Environmental Protection Agency (EPA).
This regulation establishes an exemption from the requirement of a tolerance for residues of di-n-butyl adipate (CAS Reg. No. 105-99-7) when used as an inert ingredient (plasticizer) at a concentration of not more than 25% by weight in pesticide formulations intended for varroa mite control around bee hives. Bayer Healthcare, LLC submitted a petition to EPA under the Federal Food, Drug, and Cosmetic Act (FFDCA), requesting establishment of an exemption from the requirement of a tolerance. This regulation eliminates the need to establish a maximum permissible level for residues of di-n-butyl adipate.
This regulation is effective November 10, 2016. Objections and requests for hearings must be received on or before January 9, 2017, and must be filed in accordance with the instructions provided in 40 CFR part 178 (see also Unit I.C. of the SUPPLEMENTARY INFORMATION).
The docket for this action, identified by docket identification (ID) number EPA-HQ-OPP-2015-0631, is available at http://www.regulations.gov or at the Office of Pesticide Programs Regulatory Public Docket (OPP Docket) in the Environmental Protection Agency Docket Center (EPA/DC), West William Jefferson Clinton Bldg., Rm. 3334, 1301 Constitution Ave. NW., Washington, DC 20460-0001. The Public Reading Room is open from 8:30 a.m. to 4:30 p.m., Monday through Friday, excluding legal holidays. The telephone number for the Public Reading Room is (202) 566-1744, and the telephone number for the OPP Docket is (703) 305-5805. Please review the visitor instructions and additional information about the docket available at http://www.epa.gov/dockets.
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FOR FURTHER INFORMATION CONTACT:
Michael Goodis, Registration Division (7505P), Office of Pesticide Programs, Environmental Protection Agency, 1200 Pennsylvania Ave. NW., Washington, DC 20460-0001; main telephone number: (703) 305-7090; email address: RDFRNotices@epa.gov.
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I. General Information
A. Does this action apply to me?
You may be potentially affected by this action if you are an agricultural producer, food manufacturer, or pesticide manufacturer. The following list of North American Industrial Classification System (NAICS) codes is not intended to be exhaustive, but rather provides a guide to help readers determine whether this document applies to them. Potentially affected entities may include:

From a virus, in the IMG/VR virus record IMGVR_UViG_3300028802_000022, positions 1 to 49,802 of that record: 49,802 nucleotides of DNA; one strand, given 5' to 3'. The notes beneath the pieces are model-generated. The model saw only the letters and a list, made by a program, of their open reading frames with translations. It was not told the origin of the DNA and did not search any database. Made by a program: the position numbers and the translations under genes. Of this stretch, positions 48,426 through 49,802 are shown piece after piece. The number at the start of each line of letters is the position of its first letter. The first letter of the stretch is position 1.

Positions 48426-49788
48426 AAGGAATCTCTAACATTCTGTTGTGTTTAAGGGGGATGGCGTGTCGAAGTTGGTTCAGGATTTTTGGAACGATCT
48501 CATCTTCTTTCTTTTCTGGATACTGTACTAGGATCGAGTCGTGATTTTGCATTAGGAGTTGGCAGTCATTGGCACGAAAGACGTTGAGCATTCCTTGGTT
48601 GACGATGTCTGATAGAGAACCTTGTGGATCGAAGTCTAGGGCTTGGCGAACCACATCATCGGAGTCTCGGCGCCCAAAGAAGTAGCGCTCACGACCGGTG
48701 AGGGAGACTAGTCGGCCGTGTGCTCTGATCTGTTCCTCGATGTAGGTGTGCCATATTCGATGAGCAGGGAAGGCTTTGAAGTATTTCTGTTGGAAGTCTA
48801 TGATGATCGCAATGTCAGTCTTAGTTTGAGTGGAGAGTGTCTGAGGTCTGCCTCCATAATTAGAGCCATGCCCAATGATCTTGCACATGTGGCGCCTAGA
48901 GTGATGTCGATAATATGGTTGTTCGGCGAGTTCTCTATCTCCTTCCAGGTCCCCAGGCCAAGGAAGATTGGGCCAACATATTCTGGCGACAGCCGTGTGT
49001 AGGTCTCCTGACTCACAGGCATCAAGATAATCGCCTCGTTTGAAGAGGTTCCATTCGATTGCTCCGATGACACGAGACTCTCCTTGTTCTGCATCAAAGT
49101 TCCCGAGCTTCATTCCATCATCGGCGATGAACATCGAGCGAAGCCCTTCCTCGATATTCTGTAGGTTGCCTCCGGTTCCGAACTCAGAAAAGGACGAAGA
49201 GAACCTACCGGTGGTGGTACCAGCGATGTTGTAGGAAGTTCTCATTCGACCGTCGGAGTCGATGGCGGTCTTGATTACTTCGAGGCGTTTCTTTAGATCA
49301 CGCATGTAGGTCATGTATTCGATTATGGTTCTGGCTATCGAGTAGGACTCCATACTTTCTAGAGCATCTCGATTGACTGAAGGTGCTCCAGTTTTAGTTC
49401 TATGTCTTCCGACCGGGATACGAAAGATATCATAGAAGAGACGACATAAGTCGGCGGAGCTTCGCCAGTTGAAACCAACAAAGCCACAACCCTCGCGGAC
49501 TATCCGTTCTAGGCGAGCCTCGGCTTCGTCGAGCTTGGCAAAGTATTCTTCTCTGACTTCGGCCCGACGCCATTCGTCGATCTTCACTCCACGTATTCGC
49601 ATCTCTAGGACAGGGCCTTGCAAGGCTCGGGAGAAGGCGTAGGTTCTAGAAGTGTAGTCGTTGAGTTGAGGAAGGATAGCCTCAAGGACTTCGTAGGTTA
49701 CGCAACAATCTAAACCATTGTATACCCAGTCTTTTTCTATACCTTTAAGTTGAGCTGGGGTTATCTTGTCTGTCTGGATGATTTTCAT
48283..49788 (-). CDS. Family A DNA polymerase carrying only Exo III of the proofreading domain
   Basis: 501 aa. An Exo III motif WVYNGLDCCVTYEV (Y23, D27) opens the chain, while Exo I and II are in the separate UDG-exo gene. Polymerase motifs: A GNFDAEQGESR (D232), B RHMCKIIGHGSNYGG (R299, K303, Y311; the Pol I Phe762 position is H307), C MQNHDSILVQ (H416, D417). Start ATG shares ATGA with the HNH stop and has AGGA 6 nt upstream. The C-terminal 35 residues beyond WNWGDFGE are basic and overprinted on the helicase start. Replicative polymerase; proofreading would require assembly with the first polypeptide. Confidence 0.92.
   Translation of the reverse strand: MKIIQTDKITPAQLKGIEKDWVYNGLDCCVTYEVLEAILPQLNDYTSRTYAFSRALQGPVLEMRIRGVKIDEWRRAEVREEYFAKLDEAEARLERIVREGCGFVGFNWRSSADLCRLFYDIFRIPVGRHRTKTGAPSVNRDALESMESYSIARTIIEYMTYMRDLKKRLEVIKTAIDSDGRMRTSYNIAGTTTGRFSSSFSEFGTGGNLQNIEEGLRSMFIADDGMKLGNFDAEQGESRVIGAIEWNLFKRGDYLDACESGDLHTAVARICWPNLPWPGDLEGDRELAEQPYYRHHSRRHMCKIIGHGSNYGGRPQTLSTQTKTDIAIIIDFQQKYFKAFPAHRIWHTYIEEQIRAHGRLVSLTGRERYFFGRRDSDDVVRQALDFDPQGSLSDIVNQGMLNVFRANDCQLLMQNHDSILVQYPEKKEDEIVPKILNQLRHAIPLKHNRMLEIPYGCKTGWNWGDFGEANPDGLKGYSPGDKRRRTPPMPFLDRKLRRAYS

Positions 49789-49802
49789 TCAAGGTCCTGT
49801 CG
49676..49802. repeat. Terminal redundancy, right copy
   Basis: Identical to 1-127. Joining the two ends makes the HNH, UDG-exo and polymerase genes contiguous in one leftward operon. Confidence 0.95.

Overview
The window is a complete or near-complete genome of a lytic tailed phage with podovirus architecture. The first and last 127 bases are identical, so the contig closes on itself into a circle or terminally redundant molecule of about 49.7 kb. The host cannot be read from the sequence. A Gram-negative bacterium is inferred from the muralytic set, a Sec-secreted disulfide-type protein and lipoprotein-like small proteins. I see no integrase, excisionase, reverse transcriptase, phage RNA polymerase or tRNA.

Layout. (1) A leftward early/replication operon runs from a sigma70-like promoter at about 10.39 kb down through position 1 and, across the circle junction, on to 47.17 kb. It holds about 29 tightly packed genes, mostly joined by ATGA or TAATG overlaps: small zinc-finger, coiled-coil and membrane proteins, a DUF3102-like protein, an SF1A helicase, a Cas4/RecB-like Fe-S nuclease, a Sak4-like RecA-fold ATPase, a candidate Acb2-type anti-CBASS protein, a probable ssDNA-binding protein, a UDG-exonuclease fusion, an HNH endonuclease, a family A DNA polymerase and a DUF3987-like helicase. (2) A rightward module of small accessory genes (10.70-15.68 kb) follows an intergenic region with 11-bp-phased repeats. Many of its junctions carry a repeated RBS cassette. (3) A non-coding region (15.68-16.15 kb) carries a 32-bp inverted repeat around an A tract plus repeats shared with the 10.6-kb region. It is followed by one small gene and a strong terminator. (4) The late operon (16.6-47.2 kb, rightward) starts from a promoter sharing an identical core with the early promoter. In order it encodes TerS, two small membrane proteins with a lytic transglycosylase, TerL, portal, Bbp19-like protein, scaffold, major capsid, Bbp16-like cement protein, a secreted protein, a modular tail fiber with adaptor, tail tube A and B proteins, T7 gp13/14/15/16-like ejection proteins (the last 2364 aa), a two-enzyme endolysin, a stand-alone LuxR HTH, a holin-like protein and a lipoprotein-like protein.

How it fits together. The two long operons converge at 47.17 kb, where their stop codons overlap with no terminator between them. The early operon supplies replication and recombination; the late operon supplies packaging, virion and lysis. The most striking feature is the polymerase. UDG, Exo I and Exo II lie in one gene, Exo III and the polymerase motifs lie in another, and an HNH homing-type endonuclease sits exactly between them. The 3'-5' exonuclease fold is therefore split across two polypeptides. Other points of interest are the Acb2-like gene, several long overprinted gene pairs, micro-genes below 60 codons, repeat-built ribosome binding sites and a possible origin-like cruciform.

- Crop production (NAICS code 111).
- Animal production (NAICS code 112).
- Food manufacturing (NAICS code 311).
- Pesticide manufacturing (NAICS code 32532).
B. How can I get electronic access to other related information?
You may access a frequently updated electronic version of 40 CFR part 180 through the Government Printing Office's e-CFR site at http://www.ecfr.gov/cgi-bin/text-idx?&c=ecfr&tpl=/ecfrbrowse/Title40/40tab_02.tpl.
C. How can I file an objection or hearing request?
Under FFDCA section 408(g), 21 U.S.C. 346a, any person may file an objection to any aspect of this regulation and may also request a hearing on those objections. You must file your objection or request a hearing on this regulation in accordance with the instructions provided in 40 CFR part 178. To ensure proper receipt by EPA, you must identify docket ID number EPA-HQ-OPP-2015-0631 in the subject line on the first page of your submission. All objections and requests for a hearing must be in writing, and must be received by the Hearing Clerk on or before January 9, 2017. Addresses for mail and hand delivery of objections and hearing requests are provided in 40 CFR 178.25(b).
In addition to filing an objection or hearing request with the Hearing Clerk as described in 40 CFR part 178, please submit a copy of the filing (excluding any Confidential Business Information (CBI)) for inclusion in the public docket. Information not marked confidential pursuant to 40 CFR part 2 may be disclosed publicly by EPA without prior notice. Submit the non-CBI copy of your objection or hearing request, identified by docket ID number EPA-HQ-OPP-2015-0631, by one of the following methods:
Federal eRulemaking Portal: http://www.regulations.gov. Follow the online instructions for submitting comments. Do not submit electronically any information you consider to be CBI or other information whose disclosure is restricted by statute.